Aftermath

The battlefield was again foggy, but also with a smoky mist from the previous day’s fighting, as well as very quiet on the morning of Dec. 14, 1862—except for the pitiful groans and cries for water from the Union wounded, so seriously hurt they could not even crawl back to their lines near the town.

Diarist William H. Hill of the Spartan Band and Mike Hubbert of the Minutemen of Attala recorded for that Sunday no more than some brief skirmishing between the Union and Confederate pickets and some Union artillery fire from Fredericksburg and the distant Stafford Heights on the Union side of the Rappahanock.

Robert A. Moore of the 17th Mississippi agreed. “Nothing has happened today except the [picket] firing and some cannonading at long-range.”


The inactivity surprised the Confederate high command, as General Edward Porter Alexander reported for the Southern Historical Society in 1882:

“As the conflict on Saturday had been continued with such pertinacity until restrained by night, its renewal was confidently expected on the morning of the 14th, and it seems that it was indeed only averted by the urgent entreaties of General [Edwin Vose] Sumner, and after a column of assault had been already formed.”

Commanding Union General Ambrose Burnside had planned, Porter wrote, to lead his own Ninth Corps by regiments, in columns, in a new assault on the Rebel positions on Marye’s Heights. But Sumner dissuaded him, and when the fog lifted that morning Burnside’s heavy columns were seen dispersed.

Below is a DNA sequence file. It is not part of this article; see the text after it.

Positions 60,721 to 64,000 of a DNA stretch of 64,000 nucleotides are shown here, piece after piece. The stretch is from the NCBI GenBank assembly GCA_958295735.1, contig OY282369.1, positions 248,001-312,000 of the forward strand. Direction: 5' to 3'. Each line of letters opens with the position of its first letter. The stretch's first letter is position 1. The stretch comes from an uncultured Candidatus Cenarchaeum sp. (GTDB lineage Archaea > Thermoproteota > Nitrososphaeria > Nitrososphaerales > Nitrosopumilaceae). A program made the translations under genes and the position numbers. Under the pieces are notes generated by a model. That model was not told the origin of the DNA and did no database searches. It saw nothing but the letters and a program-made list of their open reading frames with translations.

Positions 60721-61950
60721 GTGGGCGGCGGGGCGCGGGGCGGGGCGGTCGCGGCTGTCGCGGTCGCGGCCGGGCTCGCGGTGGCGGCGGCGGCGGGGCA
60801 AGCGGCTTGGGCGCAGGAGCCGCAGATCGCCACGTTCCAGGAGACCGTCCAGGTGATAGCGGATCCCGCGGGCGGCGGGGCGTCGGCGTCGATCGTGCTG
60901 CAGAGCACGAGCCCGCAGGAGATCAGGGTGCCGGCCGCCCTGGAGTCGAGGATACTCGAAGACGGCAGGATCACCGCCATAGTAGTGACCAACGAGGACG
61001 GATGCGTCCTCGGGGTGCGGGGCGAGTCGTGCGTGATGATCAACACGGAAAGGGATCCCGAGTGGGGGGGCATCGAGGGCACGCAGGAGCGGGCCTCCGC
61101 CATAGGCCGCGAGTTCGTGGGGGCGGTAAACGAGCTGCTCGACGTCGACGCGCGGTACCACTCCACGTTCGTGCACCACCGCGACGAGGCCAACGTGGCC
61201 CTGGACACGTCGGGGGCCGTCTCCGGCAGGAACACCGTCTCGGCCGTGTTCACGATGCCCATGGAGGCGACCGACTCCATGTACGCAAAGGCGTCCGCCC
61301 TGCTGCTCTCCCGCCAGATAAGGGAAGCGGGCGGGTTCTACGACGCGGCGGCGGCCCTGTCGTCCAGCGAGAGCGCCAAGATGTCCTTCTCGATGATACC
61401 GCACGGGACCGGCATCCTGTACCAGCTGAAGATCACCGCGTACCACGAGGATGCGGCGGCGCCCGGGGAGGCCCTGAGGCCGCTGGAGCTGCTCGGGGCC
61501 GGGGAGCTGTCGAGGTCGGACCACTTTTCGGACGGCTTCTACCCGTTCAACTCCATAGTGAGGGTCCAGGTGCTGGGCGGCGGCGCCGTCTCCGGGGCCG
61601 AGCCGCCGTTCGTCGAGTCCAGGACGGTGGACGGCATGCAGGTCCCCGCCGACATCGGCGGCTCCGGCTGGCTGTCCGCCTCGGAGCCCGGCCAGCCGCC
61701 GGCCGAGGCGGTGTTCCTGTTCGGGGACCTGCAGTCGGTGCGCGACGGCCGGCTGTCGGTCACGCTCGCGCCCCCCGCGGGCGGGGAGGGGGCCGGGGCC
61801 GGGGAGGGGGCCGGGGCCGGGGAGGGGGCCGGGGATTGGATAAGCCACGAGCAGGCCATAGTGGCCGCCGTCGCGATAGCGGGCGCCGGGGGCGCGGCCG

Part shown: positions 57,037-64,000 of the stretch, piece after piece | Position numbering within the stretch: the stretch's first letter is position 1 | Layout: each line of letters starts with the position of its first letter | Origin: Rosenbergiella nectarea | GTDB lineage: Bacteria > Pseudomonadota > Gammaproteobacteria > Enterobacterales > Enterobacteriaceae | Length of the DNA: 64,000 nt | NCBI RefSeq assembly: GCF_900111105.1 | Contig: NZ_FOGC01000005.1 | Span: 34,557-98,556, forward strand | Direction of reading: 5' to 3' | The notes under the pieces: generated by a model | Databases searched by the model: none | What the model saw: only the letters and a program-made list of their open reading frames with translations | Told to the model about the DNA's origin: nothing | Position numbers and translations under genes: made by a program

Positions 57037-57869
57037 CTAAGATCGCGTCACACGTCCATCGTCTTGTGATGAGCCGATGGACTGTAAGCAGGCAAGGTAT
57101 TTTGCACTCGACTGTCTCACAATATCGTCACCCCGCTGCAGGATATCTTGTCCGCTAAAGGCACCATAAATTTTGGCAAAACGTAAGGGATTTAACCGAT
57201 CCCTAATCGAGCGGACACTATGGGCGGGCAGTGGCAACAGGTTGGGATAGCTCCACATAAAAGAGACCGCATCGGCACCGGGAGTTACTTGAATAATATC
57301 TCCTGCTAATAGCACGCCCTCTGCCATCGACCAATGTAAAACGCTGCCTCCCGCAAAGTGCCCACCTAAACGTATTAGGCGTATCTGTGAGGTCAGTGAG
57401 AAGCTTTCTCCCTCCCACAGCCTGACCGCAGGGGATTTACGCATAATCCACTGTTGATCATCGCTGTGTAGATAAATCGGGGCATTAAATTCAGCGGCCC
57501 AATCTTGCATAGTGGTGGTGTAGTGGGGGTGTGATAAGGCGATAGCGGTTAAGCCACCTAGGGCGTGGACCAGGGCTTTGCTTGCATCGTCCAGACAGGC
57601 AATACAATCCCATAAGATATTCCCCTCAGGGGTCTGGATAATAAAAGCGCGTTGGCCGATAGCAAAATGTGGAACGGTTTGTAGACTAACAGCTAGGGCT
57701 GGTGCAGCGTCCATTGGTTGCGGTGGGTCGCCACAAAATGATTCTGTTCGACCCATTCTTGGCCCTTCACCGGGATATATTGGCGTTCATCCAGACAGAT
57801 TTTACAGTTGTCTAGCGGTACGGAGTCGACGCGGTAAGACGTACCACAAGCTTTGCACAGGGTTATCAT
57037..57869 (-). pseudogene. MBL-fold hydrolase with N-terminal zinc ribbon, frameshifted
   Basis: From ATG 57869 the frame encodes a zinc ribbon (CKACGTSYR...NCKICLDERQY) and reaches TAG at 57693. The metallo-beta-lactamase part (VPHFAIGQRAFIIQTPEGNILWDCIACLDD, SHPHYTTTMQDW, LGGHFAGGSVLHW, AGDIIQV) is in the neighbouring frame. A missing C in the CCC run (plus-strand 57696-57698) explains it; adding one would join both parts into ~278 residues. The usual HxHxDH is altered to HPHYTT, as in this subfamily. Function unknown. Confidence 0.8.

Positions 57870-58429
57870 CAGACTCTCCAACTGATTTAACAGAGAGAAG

“The Sabbath was accordingly passed by each army in simply inviting an assault from its adversary,” Alexander continued.  “The Confederate artillery were ordered to reserve their ammunition entirely for the enemy’s infantry, and consequently submitted quietly to the enemy’s practice and only fired occasionally when a moving column would come in [s]ight. The sharpshooting was active, however, on both [s]ides…. it being known in the Confederate lines that the [Union] Eleventh corps, under Siegel, was marching rapidly to join Burnside, a renewal of the attack was confidently expected on Monday morning”

The Rebels, accordingly, spent the night strengthening and reinforcing their lines, none of which involved changes of position for the Mississippi Brigade or the 13th Mississippi.

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About Dick Stanley

Retired Texas daily newspaperman
This entry was posted in Barksdale's Mississippi Brigade, Battles: Fredericksburg, Fredericksburg, Mike M. Hubbert Diary, The Commanders, The Minute Men of Attala, The Spartan Band, William H. Hill Diary and tagged , , . Bookmark the permalink.

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